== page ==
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Four Must Visit Gastrobars in Seville

That Seville is famous for its tapas is a well-known fact. But the city also happens to be riding on a burgeoning culinary wave and, instead of just limiting itself to culinary tradition, it has jumped onto the internationally inspired bandwagon of carefree, innovative and excellent process of reinvention, as well as implementing novel techniques and flourishes of modernity.

Lalola – A Gourmet Tavern
I should perhaps dare introduce this restaurant as one of the best in Seville. Tasting the creations served up in this self-proclaimed “gourmet tavern” is well worth the long walk, as it is located far from the bustle of the city centre in the quarter of Los Remedios. Lalola is the domain of chef Javier Abascal, a youngster you are sure to hear about in the coming years. And, it’s just as well. His menu is an ode to his four loves – quality product, cooking over a slow fire, reminiscences of Sephardic cuisine and offal, which has its own section on the menu, allowing you to taste anything from boned pig trotters with creamy potatoes to beef sweetbread with aniseed  crumble and bamboo or monkfish foie gras. But, it doesn’t stop there, as the other shared dishes provide another surprise – organic chickpea hummus, La Vera red peppers and sesame, tuna tartare and algae noodles… Average ticket: €20 per head.

Mercado Lonja del Barranco – Variety For All Tastes
Go inside Mercado Lonja del Barranco and you can watch dapper gentlemen arriving in what is possibly the trendiest spot in Seville, with its Nordic, vintage aesthetic. Quite a shock after having strolled through the old Jewish quarter and come across a religious procession in the Triana neighbourhood. But, it rocks, as its taste lies in the variety. And, here, there is variety in abundance, highly recommendable for the hesitant, for foodies eager to taste a bit of everything and for parties of guests. Mercado Lonja del Barranco offers over 150 dishes, both local and international. Here, it’s no easy task deciding from among such a broad selection. I can recommend dipping into the seafood section and trying the typical shrimp omelette. Likewise the gourmet salmorejo stand, where you can taste the different varieties of this local speciality, and the cut ham stand… Tickets from €3.

Séptimo Wine Bar
, because seven is a lucky number. And, Isabel and Floriant, the Hispano-French couple who run this locale, seem to have hit the jackpot. Some luck in it, of course, but you can’t detract from their job well done, driven as they are by a tireless passion, which you notice as soon as they start talking about a tuna fish in the kitchen with a sparkle in its eyes. Indeed, they have managed to continually fill to capacity their small, inviting premises ever since they first opened just over a year ago. Their offerings are gourmet tapas, “inspired by whatever”, accompanied by “whichever wine goes well”. That is how Isabel puts it and she adds, in the Sevillian accent we have grown to love, “we make our own style of tasty food”. Hats off to their duck pie, marinated tuna or tartare, the three dishes they rate as the star items on the menu and which are virtually always in stock, while the rest of the offerings are seasonal. Now, for instance, you can taste a marvellous sautéed artichoke with pumpkin, field mushrooms and presa ibérica (Iberian shoulder of pork), highly tender lamb nuggets in sweet potato sauce and the pièce de résistance – a milk torrija (French toast) served with a ball of ice-cream likely to make you shed more than one tear. Average ticket: €20 for two.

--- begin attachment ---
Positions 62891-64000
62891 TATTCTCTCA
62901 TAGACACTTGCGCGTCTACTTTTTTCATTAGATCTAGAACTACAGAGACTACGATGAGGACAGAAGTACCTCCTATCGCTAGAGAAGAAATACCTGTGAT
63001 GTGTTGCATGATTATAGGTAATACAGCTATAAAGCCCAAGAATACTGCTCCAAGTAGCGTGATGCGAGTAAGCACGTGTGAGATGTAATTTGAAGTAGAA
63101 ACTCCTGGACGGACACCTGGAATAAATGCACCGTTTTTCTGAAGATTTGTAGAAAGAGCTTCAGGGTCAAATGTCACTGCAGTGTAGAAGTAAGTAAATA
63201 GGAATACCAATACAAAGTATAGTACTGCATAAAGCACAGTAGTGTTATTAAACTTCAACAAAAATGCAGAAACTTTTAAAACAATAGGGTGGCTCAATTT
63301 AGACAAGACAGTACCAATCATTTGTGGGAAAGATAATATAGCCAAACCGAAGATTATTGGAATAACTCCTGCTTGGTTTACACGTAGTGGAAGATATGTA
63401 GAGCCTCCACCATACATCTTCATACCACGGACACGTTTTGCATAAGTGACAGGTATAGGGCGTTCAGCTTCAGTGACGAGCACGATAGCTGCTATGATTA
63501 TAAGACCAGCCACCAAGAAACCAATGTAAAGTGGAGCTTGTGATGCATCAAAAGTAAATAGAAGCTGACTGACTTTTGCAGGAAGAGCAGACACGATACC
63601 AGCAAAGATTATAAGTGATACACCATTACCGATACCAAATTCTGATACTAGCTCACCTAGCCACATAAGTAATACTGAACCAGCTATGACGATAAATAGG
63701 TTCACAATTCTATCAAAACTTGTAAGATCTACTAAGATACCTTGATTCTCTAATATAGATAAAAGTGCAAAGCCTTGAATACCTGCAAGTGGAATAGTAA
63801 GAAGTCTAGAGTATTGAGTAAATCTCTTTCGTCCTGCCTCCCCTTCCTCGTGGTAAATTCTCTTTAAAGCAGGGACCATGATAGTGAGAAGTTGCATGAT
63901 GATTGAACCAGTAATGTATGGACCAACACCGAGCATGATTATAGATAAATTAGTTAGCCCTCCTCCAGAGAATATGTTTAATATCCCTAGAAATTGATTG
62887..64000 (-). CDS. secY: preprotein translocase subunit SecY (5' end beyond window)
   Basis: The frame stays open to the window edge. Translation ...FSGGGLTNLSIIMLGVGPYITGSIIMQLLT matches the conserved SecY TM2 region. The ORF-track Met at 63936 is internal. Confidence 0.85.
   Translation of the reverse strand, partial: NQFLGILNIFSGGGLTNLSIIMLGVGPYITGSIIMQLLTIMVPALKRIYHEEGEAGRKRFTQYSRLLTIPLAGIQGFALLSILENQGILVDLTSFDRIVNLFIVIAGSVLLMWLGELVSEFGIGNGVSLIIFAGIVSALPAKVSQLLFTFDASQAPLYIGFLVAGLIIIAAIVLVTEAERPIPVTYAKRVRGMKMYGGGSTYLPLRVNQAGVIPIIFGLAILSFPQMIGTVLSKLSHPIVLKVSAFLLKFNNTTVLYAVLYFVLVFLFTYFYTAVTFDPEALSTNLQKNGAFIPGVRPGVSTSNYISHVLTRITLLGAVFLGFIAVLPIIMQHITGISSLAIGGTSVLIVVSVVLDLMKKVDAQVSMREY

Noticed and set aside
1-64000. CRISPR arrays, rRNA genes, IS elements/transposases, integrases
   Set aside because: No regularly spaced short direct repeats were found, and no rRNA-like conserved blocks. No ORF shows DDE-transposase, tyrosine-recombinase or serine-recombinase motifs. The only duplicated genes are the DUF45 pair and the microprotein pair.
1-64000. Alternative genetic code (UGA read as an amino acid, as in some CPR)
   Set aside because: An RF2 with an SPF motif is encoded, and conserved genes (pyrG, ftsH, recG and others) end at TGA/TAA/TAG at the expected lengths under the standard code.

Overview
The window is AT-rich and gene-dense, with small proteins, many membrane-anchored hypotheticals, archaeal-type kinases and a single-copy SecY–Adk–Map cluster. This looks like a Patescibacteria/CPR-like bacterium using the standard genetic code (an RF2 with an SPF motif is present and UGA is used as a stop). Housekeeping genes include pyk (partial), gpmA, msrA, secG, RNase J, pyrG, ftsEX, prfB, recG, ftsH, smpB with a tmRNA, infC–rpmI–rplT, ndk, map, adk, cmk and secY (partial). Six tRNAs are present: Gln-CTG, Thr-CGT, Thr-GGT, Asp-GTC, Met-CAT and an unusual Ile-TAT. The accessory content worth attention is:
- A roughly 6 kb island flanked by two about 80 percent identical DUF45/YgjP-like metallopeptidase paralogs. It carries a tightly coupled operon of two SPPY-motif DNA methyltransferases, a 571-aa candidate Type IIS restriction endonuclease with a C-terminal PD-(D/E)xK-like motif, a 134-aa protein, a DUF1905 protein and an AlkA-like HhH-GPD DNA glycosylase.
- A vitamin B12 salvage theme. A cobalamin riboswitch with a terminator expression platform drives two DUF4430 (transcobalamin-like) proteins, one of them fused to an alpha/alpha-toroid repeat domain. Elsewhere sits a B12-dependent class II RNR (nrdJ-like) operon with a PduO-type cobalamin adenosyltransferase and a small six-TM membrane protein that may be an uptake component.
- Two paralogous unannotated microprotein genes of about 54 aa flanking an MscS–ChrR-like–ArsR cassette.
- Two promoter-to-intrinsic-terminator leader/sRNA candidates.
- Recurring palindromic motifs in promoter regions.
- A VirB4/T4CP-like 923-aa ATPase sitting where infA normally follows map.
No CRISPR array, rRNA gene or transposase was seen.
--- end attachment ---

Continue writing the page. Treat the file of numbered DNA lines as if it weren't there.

Perro Viejo – International Fusion
There just had to be a hipster sanctuary in Seville, and that is Perro Viejo. Located in the heart of the Andalusian capital and inaugurated just two years ago, this stunning, three-storey tapas bar features ultra-cool, ultra-modern, ultra-gorgeous interior design – everything is wood, iron and greenery, clearly inspired by an industrial aesthetic. Here, the tapas are a blend of tradition and international fusion (there are distinct Thai, Japanese and Peruvian influences in their cuisine), with the emphasis on new culinary trends, as evinced in their exquisite Japanese butterfish tataki, pulpo a feira (Galician-style octopus) with migas, organic egg and Iberian broth, glazed pork dumplings with chilli vinaigrette, charcoaled papas bravas (spicy sautéed potatoes) and ceviche (lemon-and-garlic marinade). All of this livened up with a great wine list and, above all, spectacular cocktails. Average ticket: €40 for two.

Book your Vueling to Seville and gear up to savour the best gastrobars in town.

Text by Laia Zieger of Gastronomistas.com


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